This Prairie Grassland Project Collected Native Seeds

BLM funded the partnership with private donations and the Society for Ecological Restoration, a conservation organization. The agency prioritizes native plants in restoration projects through the national native seed collection program; seeds from the region in question usually grow better than seeds brought from far away. But the seed supply is limited. “With the federal government wanting to put a lot of native plants there,” Velman said, “who better to tell us what’s on the ground than what’s on here forever?”

Last year, the grassland restoration project only collected seeds from federal lands, but this year, the council invited the program to also use tribal lands. There was a clear variation in the seeds collected from the two areas, possibly due to past grazing or fire. BLM’s plans next to the reserve are struggling at a time when it has become the worst thirst in at least 30 years. “Everyone was about to die in the second week of July,” Eisenberg said. But many of the tribe’s plots flourished until the summer, when most of the seeds collected were finally counted.

Twenty -three pounds of seeds were collected this year, stored in well -written paper bags, and shipped to the U.S. Forest Service’s cleanup facility in Oregon. BLM owns seeds collected on public lands, while seeds collected on tribal lands belong to the majority of the tribe, which agrees to keep the first 10,000 seeds of each species at federal facilities. in Washington and Colorado as part of the national native collection effort.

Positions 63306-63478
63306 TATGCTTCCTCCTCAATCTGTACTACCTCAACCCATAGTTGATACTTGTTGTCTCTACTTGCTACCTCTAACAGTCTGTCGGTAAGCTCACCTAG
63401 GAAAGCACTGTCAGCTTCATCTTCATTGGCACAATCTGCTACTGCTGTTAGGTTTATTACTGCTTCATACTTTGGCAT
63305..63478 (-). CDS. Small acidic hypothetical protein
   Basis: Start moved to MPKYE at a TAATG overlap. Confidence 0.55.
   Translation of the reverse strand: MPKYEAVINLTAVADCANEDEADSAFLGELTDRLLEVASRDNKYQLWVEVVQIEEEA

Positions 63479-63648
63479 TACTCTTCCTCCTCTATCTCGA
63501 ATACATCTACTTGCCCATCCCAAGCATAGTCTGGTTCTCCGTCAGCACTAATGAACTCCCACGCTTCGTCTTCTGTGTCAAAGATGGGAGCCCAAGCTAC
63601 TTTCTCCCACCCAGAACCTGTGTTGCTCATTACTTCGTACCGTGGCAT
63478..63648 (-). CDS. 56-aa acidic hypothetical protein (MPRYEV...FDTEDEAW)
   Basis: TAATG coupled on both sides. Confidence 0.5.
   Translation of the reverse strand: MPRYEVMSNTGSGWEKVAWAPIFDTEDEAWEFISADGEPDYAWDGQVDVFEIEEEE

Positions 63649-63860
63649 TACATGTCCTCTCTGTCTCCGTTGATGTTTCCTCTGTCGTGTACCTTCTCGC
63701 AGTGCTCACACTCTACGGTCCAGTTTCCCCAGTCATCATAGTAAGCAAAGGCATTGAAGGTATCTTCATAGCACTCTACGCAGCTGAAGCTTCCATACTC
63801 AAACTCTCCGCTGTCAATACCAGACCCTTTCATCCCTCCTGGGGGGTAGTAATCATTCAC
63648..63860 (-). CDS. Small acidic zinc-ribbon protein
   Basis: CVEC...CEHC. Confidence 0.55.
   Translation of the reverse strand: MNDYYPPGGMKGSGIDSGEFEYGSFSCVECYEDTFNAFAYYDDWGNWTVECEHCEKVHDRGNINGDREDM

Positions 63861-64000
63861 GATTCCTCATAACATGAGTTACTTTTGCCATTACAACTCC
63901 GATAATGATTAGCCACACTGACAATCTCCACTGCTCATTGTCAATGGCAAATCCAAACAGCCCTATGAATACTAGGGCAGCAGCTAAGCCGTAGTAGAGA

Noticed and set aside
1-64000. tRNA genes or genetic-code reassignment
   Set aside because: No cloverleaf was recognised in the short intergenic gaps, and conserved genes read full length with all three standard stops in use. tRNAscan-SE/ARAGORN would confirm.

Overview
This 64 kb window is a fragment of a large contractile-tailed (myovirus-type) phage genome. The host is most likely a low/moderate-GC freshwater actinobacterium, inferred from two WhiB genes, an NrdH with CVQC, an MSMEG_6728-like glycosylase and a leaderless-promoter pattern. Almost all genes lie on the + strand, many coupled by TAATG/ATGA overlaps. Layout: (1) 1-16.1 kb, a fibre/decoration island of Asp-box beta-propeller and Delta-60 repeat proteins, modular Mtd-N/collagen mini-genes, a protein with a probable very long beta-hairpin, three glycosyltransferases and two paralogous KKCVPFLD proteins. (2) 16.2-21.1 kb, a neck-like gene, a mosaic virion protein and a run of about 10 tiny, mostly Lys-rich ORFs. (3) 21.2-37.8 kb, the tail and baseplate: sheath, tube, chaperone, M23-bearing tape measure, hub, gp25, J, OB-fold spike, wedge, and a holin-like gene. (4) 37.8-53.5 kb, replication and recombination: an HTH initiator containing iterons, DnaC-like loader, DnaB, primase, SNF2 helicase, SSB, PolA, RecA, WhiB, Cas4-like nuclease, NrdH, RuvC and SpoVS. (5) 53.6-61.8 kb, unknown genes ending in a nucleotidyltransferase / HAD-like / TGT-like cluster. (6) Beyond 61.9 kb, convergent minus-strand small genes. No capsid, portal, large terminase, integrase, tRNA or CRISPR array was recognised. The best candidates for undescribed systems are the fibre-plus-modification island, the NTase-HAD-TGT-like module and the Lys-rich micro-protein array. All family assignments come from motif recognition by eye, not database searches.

However, most of the seeds – there are 181,000 in just one pound of green needlegrass – will return to Fort Belknap. The tribal council could sell BLM seeds, use them to reclaim damaged land, or perhaps start their own seed -growing business. Project leaders hope to plant some of the seeds on the tribe’s lands in a few years, once the tribal council approves a restoration plan and the plans are ready for planting. Finally BLM plans to sow seeds in the region as well.

Pronghorn sighed from a dirt road, the white office turned white, as a group of energetic farm technicians headed to their first place in the sun, a field field in the southeast reserve. It was August, the end of the season, and they had to collect the game cameras they had prepared there to study the wildlife impact on the plants on the site.

The air was damp and smoke, bubbling with bug spray and sage, preceded by the morning rain. Tyrus Brockie, the junior farm technician, wore gaiters in his boots to protect against snake bites. He taught the ranch to his uncle, where he helped raise cattle. Brockie recently caught on to the scene: “Now I’m quiet in my morning [looking at the grasses], ”He said. He considered studying natural resources at Aaniiih Nakoda College: “This job is what I want to go and learn.”

Young participants in the rehabilitation program, who are paid, can progress from community members to entry-level, and eventually senior, farm technicians. Community members spent a week on the team this summer, as did 22-year-old Sakura Main, working with her younger sister and cousin. Senior technicians like Brockie work the entire eight -week season on the field. “I didn’t know the restoration of the grasslands was very important,” said Main, an enrolled member of Aaniiih. “If it’s in your yard, you don’t always notice it.”

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